The Full Field Layout
Buzzer-beaters were the top story in Week 8.
Boston and San Diego both earned wild walk-off wins, scoring with no time left to edge Ottawa and Los Angeles, respectively. Austin didn’t wait for the buzzer, but the Sol’s score with three seconds remaining was the difference in their Saturday struggle in Madison. There was also Seattle converting a 60-yard shot as time expired in regulation to force overtime against Oakland, but the Cascades could not replicate the last-second heroics in OT, as the Spiders escaped by one, earning their first win of the season.
Those four results were all exciting and meaningful, though arguably it was another marquee matchup that ended up not being quite as close that was the most significant development of the weekend.
The South Division’s two one-loss teams were tied 14-all late in the third, only for Carolina to hit Atlanta with a backbreaking 5-0 blitz that basically decided the game, and likely cemented the Flyers’ first-place stature heading toward the postseason. The Hustle actually produced more break chances in the game, but were woefully inefficient in capitalizing on their opportunities. Contrastingly, the Flyers were nearly flawless at converting turns into scores.
“Going 2-for-10 on break chances is pretty deflating,” said Atlanta’s Matt Smith. “Failing to score on [those situations] can actually be worse for momentum than not getting a block at all… It certainly wasn’t all on the defense. [Our] offense only giving up eight turnovers is pretty good; letting Carolina convert on 7-of-8 [break chances] is totally unacceptable.”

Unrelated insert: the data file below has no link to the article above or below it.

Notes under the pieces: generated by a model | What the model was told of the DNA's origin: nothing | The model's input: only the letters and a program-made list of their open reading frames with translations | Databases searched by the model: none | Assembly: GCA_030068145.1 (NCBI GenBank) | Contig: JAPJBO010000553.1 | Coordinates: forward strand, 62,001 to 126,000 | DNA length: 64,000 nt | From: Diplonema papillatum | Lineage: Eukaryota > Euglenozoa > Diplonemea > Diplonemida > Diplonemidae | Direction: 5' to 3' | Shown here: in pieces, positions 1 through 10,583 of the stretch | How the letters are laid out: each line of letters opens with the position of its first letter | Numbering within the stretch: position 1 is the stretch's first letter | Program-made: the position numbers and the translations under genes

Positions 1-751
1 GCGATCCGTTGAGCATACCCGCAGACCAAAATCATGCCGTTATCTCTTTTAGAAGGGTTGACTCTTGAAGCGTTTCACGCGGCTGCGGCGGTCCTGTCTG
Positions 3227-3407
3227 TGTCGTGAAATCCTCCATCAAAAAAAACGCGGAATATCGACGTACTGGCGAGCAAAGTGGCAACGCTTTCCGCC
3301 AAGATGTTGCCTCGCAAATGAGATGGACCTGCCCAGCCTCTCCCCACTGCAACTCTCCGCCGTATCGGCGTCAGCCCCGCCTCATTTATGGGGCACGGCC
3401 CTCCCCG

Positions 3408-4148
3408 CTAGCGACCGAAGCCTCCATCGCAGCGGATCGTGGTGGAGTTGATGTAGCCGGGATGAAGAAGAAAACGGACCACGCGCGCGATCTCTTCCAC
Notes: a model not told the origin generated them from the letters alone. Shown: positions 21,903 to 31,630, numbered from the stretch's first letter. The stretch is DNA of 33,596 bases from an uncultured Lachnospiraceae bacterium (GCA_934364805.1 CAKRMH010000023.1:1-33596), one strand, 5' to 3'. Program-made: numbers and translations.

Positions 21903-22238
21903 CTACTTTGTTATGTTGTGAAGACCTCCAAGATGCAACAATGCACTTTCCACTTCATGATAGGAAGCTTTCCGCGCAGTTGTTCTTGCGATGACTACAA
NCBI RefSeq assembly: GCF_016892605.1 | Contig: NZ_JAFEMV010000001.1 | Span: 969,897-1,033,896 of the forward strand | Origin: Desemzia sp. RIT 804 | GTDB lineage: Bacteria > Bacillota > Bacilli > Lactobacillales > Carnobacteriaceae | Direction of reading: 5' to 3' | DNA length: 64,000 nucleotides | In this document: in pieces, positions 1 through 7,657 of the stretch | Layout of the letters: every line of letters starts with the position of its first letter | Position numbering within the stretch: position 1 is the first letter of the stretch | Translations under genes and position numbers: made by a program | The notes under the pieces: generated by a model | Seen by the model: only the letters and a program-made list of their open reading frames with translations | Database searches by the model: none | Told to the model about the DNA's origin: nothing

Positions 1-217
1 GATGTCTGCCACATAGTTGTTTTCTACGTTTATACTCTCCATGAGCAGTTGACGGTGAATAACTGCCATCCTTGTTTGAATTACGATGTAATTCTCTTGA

Seth Weaver’s skying buzzer-beater as time expired in the third gave the Flyers their first multi-goal lead of the game, and Carolina added three more scores to open the fourth, creating their five-goal advantage with 7:37 left. Notably, Dylan Hawkins hauled in hucks from Eric Taylor and Player Pierce on consecutive points to register back-to-back breaks, and the Hustle only earned one break chance over the rest of the game. As was the case most often on Friday night, Atlanta failed to convert, with Matt Gouchoe-Hanas’ first block of the year earning the disc back.
Gouchoe-Hanas completed all 82 of his throws—the most of any player in a single game this season—to help anchor the Flyers attack, while 11 different Flyers, including MGH, finished with at least one block. Carolina concluded the night with only 13 turnovers, the 24th consecutive game they’ve been under 20 giveaways.
“The first half we kept it close cause we were kinda, I don’t wanna say shaky, but we were a little tense and tight,” Flyers veteran Terrence Mitchell said postgame on the team’s Instagram. “But once we got everything rolling and loosened up it just became another day at the office.”